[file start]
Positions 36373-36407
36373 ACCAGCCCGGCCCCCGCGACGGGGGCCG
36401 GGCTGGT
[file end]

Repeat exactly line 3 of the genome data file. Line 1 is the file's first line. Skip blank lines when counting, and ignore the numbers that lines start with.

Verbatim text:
36401 GGCTGGT